League Of Legends Pro Suspended For Allegedly Leveling Accounts For Cash

Illustration for article titled League Of Legends Pro Suspended For Allegedly Leveling Accounts For Cash

Professional League of Legends player Yu “XiaoWeiXiao” Xian was suspended from the game’s ongoing championship series today as Riot began an investigation into allegations that he played on other people’s accounts to help level them up in exchange for money.


This process of paying another, more highly skilled League player to take control of an account temporarily and level up its competitive ranking is known as “Elo boosting,” and it’s forbidden in Riot’s terms of service for the game. The specific allegations against Xian first surfaced on the League of Legends subreddit yesterday in a thread (via The Daily Dot) that posted screenshots of a conversation the poster claimed was between the pro player and a prospective client. Speaking in Chinese, the two agree that Xian will level the player’s account in exchange for $1,300. They then start talking about logistical details about how to send him the money. Xian requests he be paid via PayPal, and provides an email address that links back to the Skype account of Alex Gu, his manager on the North American pro League team Team Impulse (TiP).

Hunter Leigh, an eSports manager at Riot, said on Twitter that the company had spoken with Xian and the player “confirmed misconduct.” While the company is investigating before issuing a final ruling, Xian has been suspended from the ongoing North American League of Legends Championship Series (LCS).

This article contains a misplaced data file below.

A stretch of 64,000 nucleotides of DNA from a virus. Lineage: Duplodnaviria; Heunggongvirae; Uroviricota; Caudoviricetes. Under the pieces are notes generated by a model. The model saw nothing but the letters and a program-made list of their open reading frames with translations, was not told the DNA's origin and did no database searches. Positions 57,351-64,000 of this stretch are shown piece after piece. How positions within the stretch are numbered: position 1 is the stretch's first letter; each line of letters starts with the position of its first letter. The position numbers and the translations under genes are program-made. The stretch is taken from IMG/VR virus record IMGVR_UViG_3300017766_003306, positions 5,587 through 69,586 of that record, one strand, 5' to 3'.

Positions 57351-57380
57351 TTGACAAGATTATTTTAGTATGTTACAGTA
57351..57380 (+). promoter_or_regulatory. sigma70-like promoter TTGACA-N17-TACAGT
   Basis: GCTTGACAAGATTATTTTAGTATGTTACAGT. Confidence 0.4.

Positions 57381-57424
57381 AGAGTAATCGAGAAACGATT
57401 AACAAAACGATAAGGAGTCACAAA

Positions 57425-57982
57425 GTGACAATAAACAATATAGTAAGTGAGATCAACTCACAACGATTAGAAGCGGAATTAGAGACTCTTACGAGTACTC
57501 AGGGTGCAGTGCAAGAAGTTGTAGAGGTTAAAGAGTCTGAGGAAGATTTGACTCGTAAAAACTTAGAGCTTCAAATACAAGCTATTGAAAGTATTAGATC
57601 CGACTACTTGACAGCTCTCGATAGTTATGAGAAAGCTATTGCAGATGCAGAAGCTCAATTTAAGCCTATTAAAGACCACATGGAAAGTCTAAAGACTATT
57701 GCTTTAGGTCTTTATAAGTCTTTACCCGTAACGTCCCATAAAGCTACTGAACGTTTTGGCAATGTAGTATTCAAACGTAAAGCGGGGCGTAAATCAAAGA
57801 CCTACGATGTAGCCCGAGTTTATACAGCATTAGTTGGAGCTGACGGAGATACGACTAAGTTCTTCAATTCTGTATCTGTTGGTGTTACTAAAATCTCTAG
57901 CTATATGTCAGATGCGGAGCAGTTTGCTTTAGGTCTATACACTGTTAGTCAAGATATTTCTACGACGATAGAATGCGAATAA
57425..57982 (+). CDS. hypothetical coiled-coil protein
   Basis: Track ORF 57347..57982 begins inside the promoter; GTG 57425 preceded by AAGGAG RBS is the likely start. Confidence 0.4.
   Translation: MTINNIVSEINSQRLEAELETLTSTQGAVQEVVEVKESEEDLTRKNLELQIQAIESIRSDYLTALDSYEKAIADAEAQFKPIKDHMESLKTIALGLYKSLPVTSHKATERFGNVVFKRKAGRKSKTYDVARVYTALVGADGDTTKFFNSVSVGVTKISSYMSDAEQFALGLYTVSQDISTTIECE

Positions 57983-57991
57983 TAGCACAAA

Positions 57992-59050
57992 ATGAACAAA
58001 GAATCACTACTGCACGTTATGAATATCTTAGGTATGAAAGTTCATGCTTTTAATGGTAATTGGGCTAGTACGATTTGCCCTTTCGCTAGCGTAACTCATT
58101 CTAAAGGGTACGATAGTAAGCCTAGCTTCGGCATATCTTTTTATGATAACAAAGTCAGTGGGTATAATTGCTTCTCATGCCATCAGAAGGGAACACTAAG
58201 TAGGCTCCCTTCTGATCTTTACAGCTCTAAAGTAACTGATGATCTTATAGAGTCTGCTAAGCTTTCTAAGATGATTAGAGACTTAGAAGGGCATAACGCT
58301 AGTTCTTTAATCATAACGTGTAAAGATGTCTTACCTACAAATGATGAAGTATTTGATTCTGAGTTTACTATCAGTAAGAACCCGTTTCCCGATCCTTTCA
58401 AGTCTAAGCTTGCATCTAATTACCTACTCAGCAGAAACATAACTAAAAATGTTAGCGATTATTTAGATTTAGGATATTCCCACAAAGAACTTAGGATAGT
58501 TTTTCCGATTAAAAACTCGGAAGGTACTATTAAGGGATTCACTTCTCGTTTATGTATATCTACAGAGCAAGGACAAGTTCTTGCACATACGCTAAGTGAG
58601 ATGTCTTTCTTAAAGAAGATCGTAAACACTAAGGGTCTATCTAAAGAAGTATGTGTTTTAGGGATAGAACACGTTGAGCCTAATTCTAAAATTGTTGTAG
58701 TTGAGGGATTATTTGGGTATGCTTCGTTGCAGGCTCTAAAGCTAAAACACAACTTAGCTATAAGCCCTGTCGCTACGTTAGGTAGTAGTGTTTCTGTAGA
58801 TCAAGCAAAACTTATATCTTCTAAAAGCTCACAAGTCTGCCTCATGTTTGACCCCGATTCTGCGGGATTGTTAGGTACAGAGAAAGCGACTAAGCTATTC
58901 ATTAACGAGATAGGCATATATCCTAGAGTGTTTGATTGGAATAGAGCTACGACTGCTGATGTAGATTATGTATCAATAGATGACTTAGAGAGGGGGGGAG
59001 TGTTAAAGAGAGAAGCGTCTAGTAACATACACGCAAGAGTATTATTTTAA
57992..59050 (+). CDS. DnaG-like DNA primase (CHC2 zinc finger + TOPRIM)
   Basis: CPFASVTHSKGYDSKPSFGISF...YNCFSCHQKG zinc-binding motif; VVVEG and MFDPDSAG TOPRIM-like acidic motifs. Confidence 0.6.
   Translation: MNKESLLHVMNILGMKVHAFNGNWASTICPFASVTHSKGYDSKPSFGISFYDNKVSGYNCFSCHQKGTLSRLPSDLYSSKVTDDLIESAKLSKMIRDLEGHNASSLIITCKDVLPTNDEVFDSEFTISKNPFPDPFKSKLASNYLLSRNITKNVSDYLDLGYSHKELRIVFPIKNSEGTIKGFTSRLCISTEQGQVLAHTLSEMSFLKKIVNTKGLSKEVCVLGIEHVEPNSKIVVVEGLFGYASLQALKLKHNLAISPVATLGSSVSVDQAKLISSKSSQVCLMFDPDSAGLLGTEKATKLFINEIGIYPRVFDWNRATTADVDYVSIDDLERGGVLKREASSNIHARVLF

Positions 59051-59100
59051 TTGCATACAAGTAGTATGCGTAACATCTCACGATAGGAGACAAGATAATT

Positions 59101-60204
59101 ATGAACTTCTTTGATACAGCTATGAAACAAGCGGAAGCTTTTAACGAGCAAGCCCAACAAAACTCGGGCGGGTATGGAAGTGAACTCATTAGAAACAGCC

Alex Gu said earlier today that Team Impulse would have a statement regarding the allegations:

Regardless of what Riot yields in its investigation, the suspension couldn’t have come at a worse time for Team Impulse. The North American finals are barely a month away, and the team has to go into the last round of games that’ll decide whether or not they make it to Madison Square Garden in August without one of their best players.


Image via Team Impulse

To contact the author of this post, write to yannick.lejacq@kotaku.com or find him on Twitter at @YannickLeJacq.



Esports are becoming more legitimate sports by the scandal! How juicy!